Many people paint with a broad brush and say that the program is for “needy” people, but in fact, there is a bigger picture. People who may not come to mind when you think of the financially needy often rely on Medicaid.
This would include people with special needs. Without question, people with special needs are going to require medical care and treatment throughout their lives.
The majority of people get their health insurance through their jobs, and in most cases, people with significant disabilities cannot work. As a result, they have limited financial resources, and they have no access to health insurance. A very significant percentage of people with special needs qualify for Medicaid.
There are also senior citizens who were never financially needy who seek Medicaid eligibility, because the program pays for long-term care. Medicare does not pay for living assistance.
Estate Planning & Special Needs Trusts
You have to stay within an asset limit if you want to qualify for Medicaid. Things like your personal belongings and household effects are not counted, but there is a $2,000 limit on countable assets.
If a person with special needs was to qualify for Medicaid on this day based on his or her financial profile, the eligibility would not be permanently etched in stone.
So, if you were to give a direct gift to someone that you love who is relying on Medicaid, or if you were to leave this person a direct inheritance, the gift recipient would experience a change in financial status. As a result, if the person retained direct personal possession of the gift, eligibility for Medicaid would be lost.
To account for this, you could create a special needs trust for the benefit of this family member. Since someone other than the beneficiary would be funding the trust, it would be a third-party special needs trust.
The beneficiary of the trust would not be able to directly use the assets. A trustee would manage the assets in the trust. Under the rules of the program, assets in the trust could be used by the trustee to satisfy certain supplemental needs of the beneficiary. This is why these trusts are often called supplemental needs trusts.
If the trustee acted within the guidelines, Medicaid eligibility would not be interrupted.
The Medicaid program is jointly administered by the federal government along with each respective state government. Under federal guidelines, the states must seek recovery from the estates of people who were enrolled in the Medicaid program.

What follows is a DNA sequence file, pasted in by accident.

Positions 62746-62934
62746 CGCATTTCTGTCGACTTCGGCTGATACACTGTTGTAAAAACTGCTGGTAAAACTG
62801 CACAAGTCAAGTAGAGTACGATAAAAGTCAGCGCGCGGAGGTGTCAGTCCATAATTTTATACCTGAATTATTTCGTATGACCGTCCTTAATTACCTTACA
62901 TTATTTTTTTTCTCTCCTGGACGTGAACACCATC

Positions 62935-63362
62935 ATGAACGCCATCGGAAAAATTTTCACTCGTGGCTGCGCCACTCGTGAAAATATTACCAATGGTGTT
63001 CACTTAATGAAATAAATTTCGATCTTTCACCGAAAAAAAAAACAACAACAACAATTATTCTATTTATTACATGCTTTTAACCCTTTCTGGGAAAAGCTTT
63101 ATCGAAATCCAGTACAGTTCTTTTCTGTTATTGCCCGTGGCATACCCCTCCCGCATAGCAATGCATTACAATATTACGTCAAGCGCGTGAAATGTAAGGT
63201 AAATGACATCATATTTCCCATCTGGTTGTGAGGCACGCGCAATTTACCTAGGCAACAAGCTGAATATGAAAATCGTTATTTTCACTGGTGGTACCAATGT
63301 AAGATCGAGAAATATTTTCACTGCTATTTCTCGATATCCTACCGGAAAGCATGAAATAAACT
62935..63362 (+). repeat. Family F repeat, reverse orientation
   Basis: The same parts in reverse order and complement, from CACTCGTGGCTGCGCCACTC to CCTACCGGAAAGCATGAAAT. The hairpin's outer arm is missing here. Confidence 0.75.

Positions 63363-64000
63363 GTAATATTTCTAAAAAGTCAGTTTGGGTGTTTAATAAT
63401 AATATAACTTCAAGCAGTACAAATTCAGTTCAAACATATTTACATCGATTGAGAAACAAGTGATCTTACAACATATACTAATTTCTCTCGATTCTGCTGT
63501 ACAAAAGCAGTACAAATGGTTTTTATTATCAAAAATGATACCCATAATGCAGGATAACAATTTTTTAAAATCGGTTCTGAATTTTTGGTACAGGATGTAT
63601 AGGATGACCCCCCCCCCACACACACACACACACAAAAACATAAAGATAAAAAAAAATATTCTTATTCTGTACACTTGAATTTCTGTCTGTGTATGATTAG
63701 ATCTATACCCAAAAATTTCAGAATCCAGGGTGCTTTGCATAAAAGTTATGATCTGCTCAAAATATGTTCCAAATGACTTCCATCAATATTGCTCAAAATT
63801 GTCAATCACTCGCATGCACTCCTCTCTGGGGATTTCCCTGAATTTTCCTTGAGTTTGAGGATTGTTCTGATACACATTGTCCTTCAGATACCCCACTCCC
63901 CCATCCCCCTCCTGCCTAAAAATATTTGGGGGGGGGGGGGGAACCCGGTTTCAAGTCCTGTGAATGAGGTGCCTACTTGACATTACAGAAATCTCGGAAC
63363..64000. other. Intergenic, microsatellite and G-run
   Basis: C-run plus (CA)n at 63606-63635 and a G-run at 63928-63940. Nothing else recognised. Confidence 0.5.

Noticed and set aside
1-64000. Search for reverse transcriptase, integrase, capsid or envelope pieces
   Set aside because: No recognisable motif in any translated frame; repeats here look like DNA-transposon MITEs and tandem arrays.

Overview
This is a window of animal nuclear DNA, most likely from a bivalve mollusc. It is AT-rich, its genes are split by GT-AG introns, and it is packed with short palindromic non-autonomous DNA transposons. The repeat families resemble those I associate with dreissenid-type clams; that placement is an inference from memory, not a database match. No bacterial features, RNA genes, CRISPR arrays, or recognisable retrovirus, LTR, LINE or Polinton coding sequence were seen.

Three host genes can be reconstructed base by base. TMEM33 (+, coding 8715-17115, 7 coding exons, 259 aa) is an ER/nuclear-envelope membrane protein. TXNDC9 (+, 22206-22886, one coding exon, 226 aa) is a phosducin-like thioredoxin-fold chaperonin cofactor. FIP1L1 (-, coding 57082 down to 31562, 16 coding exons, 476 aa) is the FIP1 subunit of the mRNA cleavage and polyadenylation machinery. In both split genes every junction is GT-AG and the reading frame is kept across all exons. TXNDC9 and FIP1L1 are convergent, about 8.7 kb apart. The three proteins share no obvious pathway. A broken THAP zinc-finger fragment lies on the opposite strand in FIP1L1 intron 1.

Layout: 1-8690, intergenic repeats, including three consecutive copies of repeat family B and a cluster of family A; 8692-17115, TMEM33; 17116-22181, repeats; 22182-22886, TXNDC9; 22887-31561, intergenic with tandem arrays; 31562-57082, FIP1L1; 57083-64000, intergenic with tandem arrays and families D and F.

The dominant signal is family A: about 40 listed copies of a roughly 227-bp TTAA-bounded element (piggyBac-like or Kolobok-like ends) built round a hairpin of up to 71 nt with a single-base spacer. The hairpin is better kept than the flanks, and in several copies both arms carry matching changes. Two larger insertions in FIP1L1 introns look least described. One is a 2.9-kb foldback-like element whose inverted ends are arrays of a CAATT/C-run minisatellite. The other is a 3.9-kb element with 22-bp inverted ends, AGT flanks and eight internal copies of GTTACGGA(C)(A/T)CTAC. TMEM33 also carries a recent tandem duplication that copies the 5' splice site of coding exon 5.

When a third-party special needs trust has been established, the assets that remain in the trust after the death of the beneficiary would not be attached by Medicaid during recovery efforts.
However, there is another type of special needs trust called a first party or self settled special needs trust. A parent, a legal guardian, or a grandparent of a person with special needs can establish this type of trust. It would be funded with assets that belong to the beneficiary.
For example, a person with a disability who is relying on Medicaid could be awarded a legal judgment. The funds could be conveyed into a first party special needs trust. The same situation would exist with regard to the trustee’s ability to use assets in the trust to make the beneficiary more comfortable throughout his or her life.
This is the good news, but the bad news is that the assets that remain in the trust after the death of the beneficiary would be subject to Medicaid recovery.
Download Our Special Report
In this brief blog post we have provided a thumbnail sketch about some very complicated matters. You should certainly go the extra mile to understand everything that you need to know about the subject if you have a loved one with special needs in your family.
If you are ready to do so, our firm can help in a couple of different ways. First of all, if you would like to educate yourself through some written material, you can download our in-depth report on special needs planning. This report is being offered free of charge, and you can access your copy through this page: Special Needs Planning Report.
We can also answer all of your questions in person if you are ready to take that step. Our firm has helped many families in the greater Indianapolis area over the years, and we can help you put a plan in place that would preserve Medicaid eligibility.
To set up a consultation, call us at (317) 684-1100 or drop us a line through our contact page.
Mr. Kraft assists clients primarily in the areas of estate planning and administration, Medicaid planning, federal and state taxation, real estate and corporate law, bringing the added perspective of an accounting background to his work.
Latest posts by Paul A. Kraft, Estate Planning Attorney (see all)
- Is Your Power of Attorney Powerless? What to Do When a Third Party Won’t Honor an Agent’s Authority - September 11, 2019
- Are There Different Types of Special Needs Trusts? - September 4, 2019
- How Much Might I Receive in Veterans Aid & Attendance Benefits? - August 29, 2019